It came as good news to us that Zimbabwe will be opening a commodities exchange known as Comez (Commodities Exchange of Zimbabwe).
The agricultural sector in Zimbabwe remains one of the main pillars of the economy and the Ministry of Finance estimates that the sector registered a growth rate of 33.9% in 2010. The growth is expected to be largely driven by maize, tobacco, sugar and cotton. Zimbabwe closed its Agricultural Commodities Exchange in 2001, when the government gave the state-owned Grain Marketing Board (GMB) a monopoly on the trading of corn and wheat.
Comez will, however, be managed by various stakeholders, including the state, banks and farmers’ unions and indications are that private investors would be invited to take up shares in Comez. “We should create a transparent, open and accessible commodities market where both buyers and sellers can participate knowing the prevailing prices,” Minister of Industry and Commerce, Welshman Ncube said. Comez is set to regularise trading of commodities in line with market fundamentals and increase financing availability for the agricultural sector.
Trading will be on the basis of warehouse receipts issued by exchange operated or approved warehouses which guarantee quality and quantity of products. The use of the warehouse receipt system as the physical storage and delivery mechanism is in line with global trends, also involving the use of an electronic trading system. Farmers can therefore use the receipts as collateral when borrowing funds from local banks. New financial instruments such as futures and options will also assist in locking in commodity prices and hedging against volatility.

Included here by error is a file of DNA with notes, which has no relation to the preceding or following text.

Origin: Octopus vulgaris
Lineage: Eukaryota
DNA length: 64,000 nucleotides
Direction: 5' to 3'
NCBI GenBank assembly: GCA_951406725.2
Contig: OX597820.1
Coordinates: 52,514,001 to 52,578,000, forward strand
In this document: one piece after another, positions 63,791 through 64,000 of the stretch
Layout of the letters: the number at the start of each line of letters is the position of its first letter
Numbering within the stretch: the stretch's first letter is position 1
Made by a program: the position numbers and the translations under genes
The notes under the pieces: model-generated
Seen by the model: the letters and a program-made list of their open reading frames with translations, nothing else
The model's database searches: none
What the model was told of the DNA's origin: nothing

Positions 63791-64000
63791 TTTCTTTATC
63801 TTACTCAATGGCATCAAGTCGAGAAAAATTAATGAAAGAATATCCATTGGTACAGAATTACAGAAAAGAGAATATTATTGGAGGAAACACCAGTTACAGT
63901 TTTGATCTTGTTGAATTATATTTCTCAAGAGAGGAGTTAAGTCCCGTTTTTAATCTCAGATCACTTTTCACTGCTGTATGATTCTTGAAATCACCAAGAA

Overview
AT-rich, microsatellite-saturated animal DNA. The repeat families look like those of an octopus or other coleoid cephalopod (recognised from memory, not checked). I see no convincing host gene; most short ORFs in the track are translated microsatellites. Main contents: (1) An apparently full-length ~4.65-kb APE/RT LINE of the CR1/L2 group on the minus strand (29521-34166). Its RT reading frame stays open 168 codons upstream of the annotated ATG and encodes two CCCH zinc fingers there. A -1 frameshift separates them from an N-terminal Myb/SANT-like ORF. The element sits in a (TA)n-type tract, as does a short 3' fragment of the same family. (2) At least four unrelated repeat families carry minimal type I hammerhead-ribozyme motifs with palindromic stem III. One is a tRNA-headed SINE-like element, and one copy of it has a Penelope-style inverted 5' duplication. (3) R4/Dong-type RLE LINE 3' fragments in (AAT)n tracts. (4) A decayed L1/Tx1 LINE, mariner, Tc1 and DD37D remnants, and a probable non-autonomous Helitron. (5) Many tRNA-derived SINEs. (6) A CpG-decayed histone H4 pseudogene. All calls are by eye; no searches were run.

While there is no indication as to when Comez will officially start operating, the new development has come at a time when Zimbabwe expects to gain economic leverage through the sale of tobacco this coming season. The country will start to sell its 2010-2011 tobacco crop on 15 February 2010. Indications are that Zimbabwe may sell as much as 150 million kilogrammes of tobacco during the 2011 selling season, which is an improvement from the 123.5 million kilogrammes sold in the 2009-2010 season.
Overall, the outlook for agricultural commodities in 2011 is positive. Key factors of course will be the global cyclical recovery and easy hurdles for global consumption to surpass constrained global production. Some of the agricultural names worth the look on the Zimbabwe Stock Exchange would be the likes of AICO, Ariston, Hippo, Padenga, SeedCo and TSL.
Article produced by the Imara Africa Securities team. Imara is an investment banking and asset management group renowned for its knowledge of African markets.